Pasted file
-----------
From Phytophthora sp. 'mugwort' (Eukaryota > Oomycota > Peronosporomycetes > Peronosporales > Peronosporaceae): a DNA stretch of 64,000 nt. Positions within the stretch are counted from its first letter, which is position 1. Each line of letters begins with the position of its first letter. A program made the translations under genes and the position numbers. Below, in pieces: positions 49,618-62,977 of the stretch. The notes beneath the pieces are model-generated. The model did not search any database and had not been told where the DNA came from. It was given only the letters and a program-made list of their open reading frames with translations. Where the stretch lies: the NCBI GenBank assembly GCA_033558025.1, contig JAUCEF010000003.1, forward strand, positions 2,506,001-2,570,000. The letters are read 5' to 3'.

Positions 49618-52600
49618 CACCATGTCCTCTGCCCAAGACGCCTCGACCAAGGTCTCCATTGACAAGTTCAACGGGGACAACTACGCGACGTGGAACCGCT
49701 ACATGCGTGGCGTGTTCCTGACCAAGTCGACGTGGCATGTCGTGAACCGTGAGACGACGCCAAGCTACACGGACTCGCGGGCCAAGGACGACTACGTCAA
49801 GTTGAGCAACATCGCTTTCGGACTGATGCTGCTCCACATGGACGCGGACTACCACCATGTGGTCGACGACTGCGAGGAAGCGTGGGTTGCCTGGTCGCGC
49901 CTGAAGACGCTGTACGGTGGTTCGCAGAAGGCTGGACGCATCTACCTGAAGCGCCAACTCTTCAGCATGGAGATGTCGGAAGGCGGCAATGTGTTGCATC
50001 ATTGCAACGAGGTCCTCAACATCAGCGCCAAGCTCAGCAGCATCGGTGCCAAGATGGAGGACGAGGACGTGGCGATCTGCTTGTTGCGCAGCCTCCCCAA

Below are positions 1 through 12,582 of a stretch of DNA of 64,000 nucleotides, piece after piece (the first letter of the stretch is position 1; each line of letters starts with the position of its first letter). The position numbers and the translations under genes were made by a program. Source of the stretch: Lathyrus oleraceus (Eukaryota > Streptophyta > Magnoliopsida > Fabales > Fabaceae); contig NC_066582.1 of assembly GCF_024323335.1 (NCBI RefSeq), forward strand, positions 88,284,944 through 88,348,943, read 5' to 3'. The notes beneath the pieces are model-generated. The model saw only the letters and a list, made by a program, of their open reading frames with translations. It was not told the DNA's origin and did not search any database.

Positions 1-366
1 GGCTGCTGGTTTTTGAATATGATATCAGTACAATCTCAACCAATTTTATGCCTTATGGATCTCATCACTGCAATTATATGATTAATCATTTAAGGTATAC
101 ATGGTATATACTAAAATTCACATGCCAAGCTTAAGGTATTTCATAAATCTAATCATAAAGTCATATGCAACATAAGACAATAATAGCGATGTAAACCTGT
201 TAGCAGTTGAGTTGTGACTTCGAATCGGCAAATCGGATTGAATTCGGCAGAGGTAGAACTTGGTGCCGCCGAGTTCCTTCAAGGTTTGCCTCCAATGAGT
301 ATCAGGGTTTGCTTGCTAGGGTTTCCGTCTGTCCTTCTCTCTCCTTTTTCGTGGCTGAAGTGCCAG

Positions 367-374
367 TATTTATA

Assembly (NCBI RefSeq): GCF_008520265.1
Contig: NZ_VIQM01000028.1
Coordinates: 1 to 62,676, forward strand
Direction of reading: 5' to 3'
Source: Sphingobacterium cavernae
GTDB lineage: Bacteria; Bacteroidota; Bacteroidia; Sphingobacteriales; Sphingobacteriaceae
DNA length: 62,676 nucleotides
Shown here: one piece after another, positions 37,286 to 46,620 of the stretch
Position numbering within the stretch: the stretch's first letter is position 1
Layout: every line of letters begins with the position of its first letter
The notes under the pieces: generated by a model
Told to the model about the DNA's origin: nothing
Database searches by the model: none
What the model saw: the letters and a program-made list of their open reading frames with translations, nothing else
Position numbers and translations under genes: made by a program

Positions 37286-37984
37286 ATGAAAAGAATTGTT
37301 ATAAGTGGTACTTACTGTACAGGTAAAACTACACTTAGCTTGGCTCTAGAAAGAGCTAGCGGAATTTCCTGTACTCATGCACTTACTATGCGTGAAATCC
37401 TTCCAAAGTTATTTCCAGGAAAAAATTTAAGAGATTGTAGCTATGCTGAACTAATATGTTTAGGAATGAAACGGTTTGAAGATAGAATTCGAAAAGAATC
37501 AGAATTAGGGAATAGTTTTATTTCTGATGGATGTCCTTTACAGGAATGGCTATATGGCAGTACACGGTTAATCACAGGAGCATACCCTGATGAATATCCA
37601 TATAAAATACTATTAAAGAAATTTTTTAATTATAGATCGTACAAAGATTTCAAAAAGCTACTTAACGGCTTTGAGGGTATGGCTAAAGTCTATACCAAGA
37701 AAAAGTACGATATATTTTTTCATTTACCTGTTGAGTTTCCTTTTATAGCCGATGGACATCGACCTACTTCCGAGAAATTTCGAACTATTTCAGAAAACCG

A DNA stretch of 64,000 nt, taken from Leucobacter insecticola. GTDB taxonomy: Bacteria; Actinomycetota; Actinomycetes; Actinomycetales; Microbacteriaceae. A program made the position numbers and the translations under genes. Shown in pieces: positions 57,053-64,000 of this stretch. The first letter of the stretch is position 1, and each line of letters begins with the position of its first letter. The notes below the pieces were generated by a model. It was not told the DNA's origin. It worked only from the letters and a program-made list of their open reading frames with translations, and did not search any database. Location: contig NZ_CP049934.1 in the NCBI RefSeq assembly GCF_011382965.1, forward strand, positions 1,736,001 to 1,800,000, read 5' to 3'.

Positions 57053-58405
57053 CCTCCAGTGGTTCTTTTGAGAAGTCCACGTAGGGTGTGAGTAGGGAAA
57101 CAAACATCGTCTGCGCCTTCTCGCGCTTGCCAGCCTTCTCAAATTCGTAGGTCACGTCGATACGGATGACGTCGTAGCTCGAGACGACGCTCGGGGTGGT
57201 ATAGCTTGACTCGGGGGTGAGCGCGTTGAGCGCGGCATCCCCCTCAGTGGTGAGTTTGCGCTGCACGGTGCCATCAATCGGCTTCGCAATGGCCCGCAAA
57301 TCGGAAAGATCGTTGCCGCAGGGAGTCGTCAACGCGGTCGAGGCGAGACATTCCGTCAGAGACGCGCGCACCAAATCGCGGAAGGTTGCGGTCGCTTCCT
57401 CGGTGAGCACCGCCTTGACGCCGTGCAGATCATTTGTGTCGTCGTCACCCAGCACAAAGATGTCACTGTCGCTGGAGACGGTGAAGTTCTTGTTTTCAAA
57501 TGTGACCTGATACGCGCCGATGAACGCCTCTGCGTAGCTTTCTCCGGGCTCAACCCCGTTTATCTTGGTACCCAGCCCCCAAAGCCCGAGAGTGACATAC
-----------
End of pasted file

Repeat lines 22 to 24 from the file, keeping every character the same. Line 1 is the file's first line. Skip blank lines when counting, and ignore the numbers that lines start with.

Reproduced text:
DNA length: 62,676 nucleotides
Shown here: one piece after another, positions 37,286 to 46,620 of the stretch
Position numbering within the stretch: the stretch's first letter is position 1